"It was him!" exclaimed Kinona.  She touched her dark braided hair.  "The one with the yellow hair who ran us off."

     "We should help her return to her family," said Zafira.  Diego glanced over at her and noticed that she actually had a welcoming smile on her face.  He gasped as he realized how beautiful she looked without the perpetual frown she usually wore.

     His thoughts were interrupted by the Indian girl's angry shake of her head.  "No!" she said firmly.  "I am never going back."

     "Why?" inquired Don Alejandro.

     "I have only my father," she began, "and he will not let me go to the Mission school."

     "Oh, you know about the school," said Diego as he tried to keep his attention on the conversation.

     Kinona nodded.  "There I will learn the way of the future, how to help my people," she stated proudly.  My father, he only knows the old tribal ways."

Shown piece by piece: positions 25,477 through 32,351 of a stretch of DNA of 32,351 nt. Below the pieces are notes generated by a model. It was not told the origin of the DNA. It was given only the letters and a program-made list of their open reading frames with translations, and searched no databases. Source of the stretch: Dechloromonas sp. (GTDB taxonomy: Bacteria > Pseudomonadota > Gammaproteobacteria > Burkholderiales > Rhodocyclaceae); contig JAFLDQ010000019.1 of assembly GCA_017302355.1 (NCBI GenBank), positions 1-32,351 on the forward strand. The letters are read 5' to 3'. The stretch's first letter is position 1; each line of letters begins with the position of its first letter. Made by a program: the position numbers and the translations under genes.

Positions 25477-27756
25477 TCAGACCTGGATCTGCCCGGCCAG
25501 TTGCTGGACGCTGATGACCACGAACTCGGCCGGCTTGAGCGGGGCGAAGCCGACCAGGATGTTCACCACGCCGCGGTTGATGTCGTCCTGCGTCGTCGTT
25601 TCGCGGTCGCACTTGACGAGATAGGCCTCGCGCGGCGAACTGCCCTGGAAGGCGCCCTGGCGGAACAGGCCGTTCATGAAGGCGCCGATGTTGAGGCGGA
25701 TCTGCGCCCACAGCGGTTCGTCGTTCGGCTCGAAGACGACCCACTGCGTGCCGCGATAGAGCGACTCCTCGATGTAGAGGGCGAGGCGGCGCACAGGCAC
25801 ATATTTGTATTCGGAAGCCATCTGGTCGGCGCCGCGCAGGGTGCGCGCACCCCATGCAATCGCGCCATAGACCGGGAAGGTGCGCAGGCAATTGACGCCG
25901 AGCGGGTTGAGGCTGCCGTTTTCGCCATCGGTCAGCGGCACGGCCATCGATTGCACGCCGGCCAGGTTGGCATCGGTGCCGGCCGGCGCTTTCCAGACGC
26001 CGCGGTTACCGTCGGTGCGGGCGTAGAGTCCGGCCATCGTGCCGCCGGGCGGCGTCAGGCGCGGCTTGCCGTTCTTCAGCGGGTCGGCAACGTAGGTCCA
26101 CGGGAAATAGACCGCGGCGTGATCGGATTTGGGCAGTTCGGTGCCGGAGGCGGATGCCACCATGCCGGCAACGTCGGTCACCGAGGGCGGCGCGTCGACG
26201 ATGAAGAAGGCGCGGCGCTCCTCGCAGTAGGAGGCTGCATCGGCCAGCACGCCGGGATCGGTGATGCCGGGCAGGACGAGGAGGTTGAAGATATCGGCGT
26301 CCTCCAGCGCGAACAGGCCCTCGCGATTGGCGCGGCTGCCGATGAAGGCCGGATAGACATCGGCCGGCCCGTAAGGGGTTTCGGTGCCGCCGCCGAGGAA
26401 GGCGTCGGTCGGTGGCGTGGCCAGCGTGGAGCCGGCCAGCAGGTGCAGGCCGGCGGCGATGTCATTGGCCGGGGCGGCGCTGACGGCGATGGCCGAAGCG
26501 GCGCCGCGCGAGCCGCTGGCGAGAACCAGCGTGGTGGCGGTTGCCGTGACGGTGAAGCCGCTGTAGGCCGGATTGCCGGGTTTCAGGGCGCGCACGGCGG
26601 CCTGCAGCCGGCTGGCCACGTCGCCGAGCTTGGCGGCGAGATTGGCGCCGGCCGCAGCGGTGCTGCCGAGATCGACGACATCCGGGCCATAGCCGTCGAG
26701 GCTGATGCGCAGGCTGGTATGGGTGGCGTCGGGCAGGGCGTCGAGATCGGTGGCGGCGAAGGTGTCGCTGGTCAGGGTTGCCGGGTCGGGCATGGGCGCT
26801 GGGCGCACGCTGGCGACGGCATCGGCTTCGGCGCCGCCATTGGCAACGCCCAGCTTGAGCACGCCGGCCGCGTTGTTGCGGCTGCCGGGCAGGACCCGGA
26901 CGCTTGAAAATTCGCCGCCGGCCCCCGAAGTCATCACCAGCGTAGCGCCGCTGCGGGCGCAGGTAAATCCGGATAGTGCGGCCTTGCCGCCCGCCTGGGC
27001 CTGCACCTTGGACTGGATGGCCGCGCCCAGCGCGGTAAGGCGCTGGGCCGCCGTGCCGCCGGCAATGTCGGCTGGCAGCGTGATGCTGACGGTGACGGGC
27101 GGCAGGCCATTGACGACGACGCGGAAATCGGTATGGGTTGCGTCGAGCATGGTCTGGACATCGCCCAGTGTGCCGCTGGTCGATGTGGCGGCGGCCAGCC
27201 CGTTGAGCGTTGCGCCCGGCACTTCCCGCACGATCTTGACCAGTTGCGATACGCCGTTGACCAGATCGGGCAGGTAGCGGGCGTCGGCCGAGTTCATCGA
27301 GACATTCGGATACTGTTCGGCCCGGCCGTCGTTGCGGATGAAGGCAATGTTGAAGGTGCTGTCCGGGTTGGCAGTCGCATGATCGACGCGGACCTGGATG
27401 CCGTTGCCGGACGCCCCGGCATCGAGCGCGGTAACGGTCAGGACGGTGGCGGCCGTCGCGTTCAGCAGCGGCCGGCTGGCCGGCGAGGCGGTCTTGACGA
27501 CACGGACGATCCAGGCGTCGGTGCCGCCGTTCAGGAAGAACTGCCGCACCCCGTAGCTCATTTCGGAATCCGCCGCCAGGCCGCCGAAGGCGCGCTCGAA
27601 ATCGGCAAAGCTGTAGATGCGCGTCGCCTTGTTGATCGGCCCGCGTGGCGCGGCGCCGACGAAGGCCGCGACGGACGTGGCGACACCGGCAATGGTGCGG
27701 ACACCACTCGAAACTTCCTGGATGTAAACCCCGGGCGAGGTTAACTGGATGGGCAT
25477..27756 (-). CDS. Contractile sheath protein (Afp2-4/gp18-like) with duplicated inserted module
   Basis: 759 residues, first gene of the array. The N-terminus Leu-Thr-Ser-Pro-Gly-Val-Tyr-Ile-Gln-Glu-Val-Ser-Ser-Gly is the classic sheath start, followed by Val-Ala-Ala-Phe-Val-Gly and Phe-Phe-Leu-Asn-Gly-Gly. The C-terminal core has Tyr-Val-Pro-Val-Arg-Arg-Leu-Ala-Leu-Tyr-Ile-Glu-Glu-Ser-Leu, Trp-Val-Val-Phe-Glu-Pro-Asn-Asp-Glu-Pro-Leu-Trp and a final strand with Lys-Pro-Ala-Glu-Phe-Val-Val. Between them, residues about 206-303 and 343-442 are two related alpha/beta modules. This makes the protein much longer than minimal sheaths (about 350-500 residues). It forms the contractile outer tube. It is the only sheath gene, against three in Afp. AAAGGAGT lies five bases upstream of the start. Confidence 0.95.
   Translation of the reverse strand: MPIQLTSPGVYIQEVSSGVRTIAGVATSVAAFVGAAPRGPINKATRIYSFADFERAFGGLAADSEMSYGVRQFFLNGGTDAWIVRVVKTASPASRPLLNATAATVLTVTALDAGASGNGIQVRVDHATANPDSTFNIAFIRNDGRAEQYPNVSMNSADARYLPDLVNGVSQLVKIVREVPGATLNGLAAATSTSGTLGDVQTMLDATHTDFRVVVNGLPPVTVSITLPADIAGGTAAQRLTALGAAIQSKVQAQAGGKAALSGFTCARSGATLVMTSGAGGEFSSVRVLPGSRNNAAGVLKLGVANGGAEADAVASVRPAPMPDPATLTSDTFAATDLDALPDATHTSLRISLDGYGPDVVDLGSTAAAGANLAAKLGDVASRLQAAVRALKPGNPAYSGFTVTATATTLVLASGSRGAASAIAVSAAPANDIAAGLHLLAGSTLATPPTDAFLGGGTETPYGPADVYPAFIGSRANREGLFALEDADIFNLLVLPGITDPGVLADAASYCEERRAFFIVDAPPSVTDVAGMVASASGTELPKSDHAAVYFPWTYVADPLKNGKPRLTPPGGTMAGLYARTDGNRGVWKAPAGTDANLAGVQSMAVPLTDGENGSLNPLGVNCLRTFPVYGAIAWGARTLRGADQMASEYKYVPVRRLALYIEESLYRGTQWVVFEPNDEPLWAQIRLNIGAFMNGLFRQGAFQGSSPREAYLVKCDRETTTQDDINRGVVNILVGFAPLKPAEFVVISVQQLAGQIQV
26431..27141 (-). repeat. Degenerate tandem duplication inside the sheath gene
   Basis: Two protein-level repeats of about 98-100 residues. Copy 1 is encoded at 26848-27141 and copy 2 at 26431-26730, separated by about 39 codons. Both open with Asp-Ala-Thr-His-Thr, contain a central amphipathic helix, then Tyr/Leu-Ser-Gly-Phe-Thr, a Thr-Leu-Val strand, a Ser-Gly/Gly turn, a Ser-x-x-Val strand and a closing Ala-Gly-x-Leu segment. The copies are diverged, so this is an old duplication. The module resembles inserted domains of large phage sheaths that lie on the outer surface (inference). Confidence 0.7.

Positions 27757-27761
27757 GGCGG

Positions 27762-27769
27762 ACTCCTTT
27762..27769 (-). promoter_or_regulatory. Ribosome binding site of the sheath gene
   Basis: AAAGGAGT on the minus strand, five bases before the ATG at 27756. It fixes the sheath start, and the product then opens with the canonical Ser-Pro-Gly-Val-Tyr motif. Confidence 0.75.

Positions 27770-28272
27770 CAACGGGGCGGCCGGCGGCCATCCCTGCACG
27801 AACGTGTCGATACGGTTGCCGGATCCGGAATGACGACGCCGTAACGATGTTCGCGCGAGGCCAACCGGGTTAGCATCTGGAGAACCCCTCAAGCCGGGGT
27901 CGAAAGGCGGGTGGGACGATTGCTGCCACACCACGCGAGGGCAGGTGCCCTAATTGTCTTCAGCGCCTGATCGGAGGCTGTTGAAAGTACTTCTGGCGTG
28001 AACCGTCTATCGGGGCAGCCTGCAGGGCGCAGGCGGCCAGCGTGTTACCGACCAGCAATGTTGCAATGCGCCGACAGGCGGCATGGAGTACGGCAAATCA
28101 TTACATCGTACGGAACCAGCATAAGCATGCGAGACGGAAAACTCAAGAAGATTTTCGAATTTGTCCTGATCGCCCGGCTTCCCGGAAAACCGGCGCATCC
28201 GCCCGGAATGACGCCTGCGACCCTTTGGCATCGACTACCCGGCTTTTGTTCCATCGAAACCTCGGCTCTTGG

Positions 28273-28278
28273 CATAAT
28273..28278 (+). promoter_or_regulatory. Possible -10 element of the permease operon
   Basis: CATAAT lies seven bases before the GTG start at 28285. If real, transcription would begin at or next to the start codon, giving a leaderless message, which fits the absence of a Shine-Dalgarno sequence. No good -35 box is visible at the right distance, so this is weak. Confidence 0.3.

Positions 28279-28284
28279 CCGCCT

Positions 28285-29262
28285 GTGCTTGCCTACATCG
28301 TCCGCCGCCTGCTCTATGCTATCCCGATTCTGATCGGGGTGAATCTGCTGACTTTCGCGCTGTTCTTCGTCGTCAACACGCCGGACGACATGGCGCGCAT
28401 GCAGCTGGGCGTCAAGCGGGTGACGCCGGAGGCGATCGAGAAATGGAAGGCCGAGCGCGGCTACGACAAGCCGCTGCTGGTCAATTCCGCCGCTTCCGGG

"Well, until we can make arrangements at the school," said Diego, "it appears we have a houseguest."  He glanced over at his father who tipped his head in agreement.

     "Felipe will see that you are made comfortable, Kinona," offered Zafira, indicating the young man to her right.

     "Felipe?" said the young woman as she turned and smiled shyly at the youth, who was bashfully grinning at Kinona.  Diego had to give the lad's right shoulder a shake.

     "Felipe. . ."

     The young man finally pulled himself out of his stupor and led the Indian girl from the parlor.  Diego watched them with narrowed eyes.

     "I wonder if it's such a good idea to put her into his care," he opined.

     Zafira laughed.  "I think it's adorable," she declared.  "It will do Felipe good to find himself a novio."

     "He's a little young for that," replied Diego.

     "He's almost sixteen, isn't he?" asked his wife.  "He's not too young to fall in love."